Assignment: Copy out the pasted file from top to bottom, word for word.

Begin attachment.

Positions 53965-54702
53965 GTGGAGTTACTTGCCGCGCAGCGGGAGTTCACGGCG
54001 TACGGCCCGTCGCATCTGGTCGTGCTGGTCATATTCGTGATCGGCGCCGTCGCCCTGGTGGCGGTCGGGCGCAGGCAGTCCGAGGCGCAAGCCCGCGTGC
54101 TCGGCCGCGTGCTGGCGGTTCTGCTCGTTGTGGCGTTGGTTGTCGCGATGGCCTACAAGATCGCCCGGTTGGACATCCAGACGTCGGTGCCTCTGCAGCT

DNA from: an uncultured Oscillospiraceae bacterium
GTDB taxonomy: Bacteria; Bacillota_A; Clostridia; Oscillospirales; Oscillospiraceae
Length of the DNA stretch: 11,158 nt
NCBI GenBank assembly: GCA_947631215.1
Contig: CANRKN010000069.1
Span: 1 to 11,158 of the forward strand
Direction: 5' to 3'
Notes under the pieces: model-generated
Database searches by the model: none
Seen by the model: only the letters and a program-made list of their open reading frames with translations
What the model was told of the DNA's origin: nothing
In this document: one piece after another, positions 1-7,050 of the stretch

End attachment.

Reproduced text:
Positions 53965-54702
53965 GTGGAGTTACTTGCCGCGCAGCGGGAGTTCACGGCG
54001 TACGGCCCGTCGCATCTGGTCGTGCTGGTCATATTCGTGATCGGCGCCGTCGCCCTGGTGGCGGTCGGGCGCAGGCAGTCCGAGGCGCAAGCCCGCGTGC
54101 TCGGCCGCGTGCTGGCGGTTCTGCTCGTTGTGGCGTTGGTTGTCGCGATGGCCTACAAGATCGCCCGGTTGGACATCCAGACGTCGGTGCCTCTGCAGCT

DNA from: an uncultured Oscillospiraceae bacterium
GTDB taxonomy: Bacteria; Bacillota_A; Clostridia; Oscillospirales; Oscillospiraceae
Length of the DNA stretch: 11,158 nt
NCBI GenBank assembly: GCA_947631215.1
Contig: CANRKN010000069.1
Span: 1 to 11,158 of the forward strand
Direction: 5' to 3'
Notes under the pieces: model-generated
Database searches by the model: none
Seen by the model: only the letters and a program-made list of their open reading frames with translations
What the model was told of the DNA's origin: nothing
In this document: one piece after another, positions 1-7,050 of the stretch